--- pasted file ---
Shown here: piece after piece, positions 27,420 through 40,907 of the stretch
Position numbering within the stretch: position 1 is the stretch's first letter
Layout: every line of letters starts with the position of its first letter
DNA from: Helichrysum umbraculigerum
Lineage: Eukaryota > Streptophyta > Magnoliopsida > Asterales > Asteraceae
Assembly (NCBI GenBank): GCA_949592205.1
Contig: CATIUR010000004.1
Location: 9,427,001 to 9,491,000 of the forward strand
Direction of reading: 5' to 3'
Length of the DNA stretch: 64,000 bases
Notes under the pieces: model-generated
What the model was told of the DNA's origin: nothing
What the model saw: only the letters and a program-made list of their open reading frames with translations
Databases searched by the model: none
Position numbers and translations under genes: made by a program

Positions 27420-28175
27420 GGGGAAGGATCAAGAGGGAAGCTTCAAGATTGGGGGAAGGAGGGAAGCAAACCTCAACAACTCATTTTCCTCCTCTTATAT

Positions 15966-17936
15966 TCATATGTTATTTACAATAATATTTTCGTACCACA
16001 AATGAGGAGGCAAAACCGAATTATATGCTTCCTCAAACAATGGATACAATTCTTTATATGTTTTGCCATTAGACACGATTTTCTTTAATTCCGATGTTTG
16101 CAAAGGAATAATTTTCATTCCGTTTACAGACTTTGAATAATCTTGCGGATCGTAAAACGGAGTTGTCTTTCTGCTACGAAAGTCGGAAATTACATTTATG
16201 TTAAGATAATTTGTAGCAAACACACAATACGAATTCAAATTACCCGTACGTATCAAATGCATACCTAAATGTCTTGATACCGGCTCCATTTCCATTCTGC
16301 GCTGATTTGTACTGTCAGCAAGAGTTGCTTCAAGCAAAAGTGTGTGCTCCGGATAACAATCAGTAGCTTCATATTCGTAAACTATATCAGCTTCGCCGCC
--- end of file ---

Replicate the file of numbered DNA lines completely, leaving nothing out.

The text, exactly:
Shown here: piece after piece, positions 27,420 through 40,907 of the stretch
Position numbering within the stretch: position 1 is the stretch's first letter
Layout: every line of letters starts with the position of its first letter
DNA from: Helichrysum umbraculigerum
Lineage: Eukaryota > Streptophyta > Magnoliopsida > Asterales > Asteraceae
Assembly (NCBI GenBank): GCA_949592205.1
Contig: CATIUR010000004.1
Location: 9,427,001 to 9,491,000 of the forward strand
Direction of reading: 5' to 3'
Length of the DNA stretch: 64,000 bases
Notes under the pieces: model-generated
What the model was told of the DNA's origin: nothing
What the model saw: only the letters and a program-made list of their open reading frames with translations
Databases searched by the model: none
Position numbers and translations under genes: made by a program

Positions 27420-28175
27420 GGGGAAGGATCAAGAGGGAAGCTTCAAGATTGGGGGAAGGAGGGAAGCAAACCTCAACAACTCATTTTCCTCCTCTTATAT

Positions 15966-17936
15966 TCATATGTTATTTACAATAATATTTTCGTACCACA
16001 AATGAGGAGGCAAAACCGAATTATATGCTTCCTCAAACAATGGATACAATTCTTTATATGTTTTGCCATTAGACACGATTTTCTTTAATTCCGATGTTTG
16101 CAAAGGAATAATTTTCATTCCGTTTACAGACTTTGAATAATCTTGCGGATCGTAAAACGGAGTTGTCTTTCTGCTACGAAAGTCGGAAATTACATTTATG
16201 TTAAGATAATTTGTAGCAAACACACAATACGAATTCAAATTACCCGTACGTATCAAATGCATACCTAAATGTCTTGATACCGGCTCCATTTCCATTCTGC
16301 GCTGATTTGTACTGTCAGCAAGAGTTGCTTCAAGCAAAAGTGTGTGCTCCGGATAACAATCAGTAGCTTCATATTCGTAAACTATATCAGCTTCGCCGCC